Tuesday, 31 March 2009

My trip on the Jeannie Johnston trip to Dublin - day one

I arrived at the ship at about 18.00, after a long bus journey from my home. On my back was an 80-litre rucksack, into which I had packed many changes of clothes. I was one of the first volunteers to arrive, and the bosun's mate, a young Australian woman, took me down to choose a berth. Each berth had two bunks in it, each with a blanket, pillow case and life preserver. On the wall hung waterproofs and harnesses. As the ship was not going to be full I decided to have a berth on my own, and she pointed out one where there was a little leak from the deck above - the top bunk was unusable, but the bottom was fine and dry. I chose this, although later regretted it. It never leaked; indeed, it remained quite dry unlike other bunks, but the berth was filled with a sickly damp smell for the entire journey.

After getting a few things ready I went up onto deck. People were milling around and dinner was being served by the galley. People were eating with their plates resting on the side rail of the ship. I had eaten a large lunch with Sencan and some of her colleagues (it was International Talk Like A Pirate Day, and they were all taking advantage of that. It seemed very apt). I was told that were were going to have to move the ship, so as the sun continued to sink down on the other side of the river we pulled in the mooring lines and motored upstream slightly. I had little idea of what was happening, but helped where and when instructed. A heaving line was thrown out, at the end of which was a Monkey's fist, a knot designed to make the end of the rope heavier. This line was thrown out, and someone on land pulled it, also pulling across the heavier mooring line. When that was attached to a bollard, we on deck had to tighten the lines then wrap them around large wooden posts called Samson Posts.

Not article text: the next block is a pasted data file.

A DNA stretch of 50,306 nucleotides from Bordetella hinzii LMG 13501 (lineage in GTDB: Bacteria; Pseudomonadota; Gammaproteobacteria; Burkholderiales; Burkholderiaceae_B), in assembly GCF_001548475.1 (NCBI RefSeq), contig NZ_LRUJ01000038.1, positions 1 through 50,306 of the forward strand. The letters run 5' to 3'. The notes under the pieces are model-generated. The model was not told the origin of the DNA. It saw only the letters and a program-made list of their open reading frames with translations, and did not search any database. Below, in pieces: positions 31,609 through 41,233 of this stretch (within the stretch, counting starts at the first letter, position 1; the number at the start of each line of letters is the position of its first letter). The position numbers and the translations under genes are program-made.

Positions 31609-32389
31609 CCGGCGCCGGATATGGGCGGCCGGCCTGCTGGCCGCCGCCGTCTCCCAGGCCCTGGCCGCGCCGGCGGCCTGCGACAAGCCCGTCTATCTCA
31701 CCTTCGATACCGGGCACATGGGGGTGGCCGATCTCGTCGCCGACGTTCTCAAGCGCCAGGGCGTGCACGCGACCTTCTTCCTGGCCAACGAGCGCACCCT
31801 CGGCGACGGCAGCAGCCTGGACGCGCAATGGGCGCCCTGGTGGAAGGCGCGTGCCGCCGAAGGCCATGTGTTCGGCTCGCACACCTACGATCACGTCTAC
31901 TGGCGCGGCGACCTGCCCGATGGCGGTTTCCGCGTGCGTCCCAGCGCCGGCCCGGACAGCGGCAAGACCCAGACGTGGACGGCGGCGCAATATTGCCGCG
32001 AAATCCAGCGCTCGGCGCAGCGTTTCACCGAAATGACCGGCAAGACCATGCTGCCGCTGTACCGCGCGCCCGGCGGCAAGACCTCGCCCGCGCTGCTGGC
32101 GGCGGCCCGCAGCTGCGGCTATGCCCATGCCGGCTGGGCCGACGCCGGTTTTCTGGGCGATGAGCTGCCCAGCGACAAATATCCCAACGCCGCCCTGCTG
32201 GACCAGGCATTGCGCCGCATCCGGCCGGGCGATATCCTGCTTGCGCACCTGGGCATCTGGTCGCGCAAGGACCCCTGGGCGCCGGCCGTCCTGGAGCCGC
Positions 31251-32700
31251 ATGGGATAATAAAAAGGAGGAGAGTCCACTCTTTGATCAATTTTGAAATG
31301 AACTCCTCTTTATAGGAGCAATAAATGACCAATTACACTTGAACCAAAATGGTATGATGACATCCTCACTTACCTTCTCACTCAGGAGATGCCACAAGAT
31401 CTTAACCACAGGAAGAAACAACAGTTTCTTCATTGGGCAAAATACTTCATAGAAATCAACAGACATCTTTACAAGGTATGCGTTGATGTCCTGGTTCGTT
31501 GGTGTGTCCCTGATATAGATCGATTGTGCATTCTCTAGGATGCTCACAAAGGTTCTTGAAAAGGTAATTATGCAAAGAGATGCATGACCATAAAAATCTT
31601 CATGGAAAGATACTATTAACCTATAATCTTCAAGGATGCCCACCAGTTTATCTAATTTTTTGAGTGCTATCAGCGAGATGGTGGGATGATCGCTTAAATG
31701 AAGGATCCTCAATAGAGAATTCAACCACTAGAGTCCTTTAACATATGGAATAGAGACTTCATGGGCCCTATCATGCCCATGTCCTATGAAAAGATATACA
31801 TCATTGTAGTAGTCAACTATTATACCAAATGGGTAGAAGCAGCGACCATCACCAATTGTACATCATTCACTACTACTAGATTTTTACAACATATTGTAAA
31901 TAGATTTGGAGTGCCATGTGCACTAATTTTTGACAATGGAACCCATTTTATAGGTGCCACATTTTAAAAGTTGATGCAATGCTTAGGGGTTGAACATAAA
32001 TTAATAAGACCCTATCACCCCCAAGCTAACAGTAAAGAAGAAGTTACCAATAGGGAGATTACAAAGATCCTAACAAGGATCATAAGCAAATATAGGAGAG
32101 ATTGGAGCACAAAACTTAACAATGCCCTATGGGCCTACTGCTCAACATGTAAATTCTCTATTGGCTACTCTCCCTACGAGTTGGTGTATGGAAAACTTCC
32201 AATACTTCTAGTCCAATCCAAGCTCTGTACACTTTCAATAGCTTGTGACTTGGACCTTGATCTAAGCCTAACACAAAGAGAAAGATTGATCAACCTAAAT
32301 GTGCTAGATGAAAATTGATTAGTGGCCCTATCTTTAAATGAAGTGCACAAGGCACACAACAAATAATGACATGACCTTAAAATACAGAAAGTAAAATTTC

After we settled in I watched the Waverley come in - the last sea-going paddle steamer in the world that is based up near Glasgow. I had seen this in Scotland, but had no idea that it ever came down to the south coast. Then everyone got ready to go out. Our new berth was in the actual docks area, so we had a long walk to get out and into town. The security guards noted our leaving, and we soon settled in a pub which is adjacent to the cinema that ┼×encan and I go to. It felt strange being there in such different company. I had four pints, but after the Irish lads went on to a club in town, myself, a couple of the Irish and virtually the entire English contingent went back to the ship. I found that a visit to the undoubted attractions of a strip club did not tempt me when compared to a lie-down in bed.

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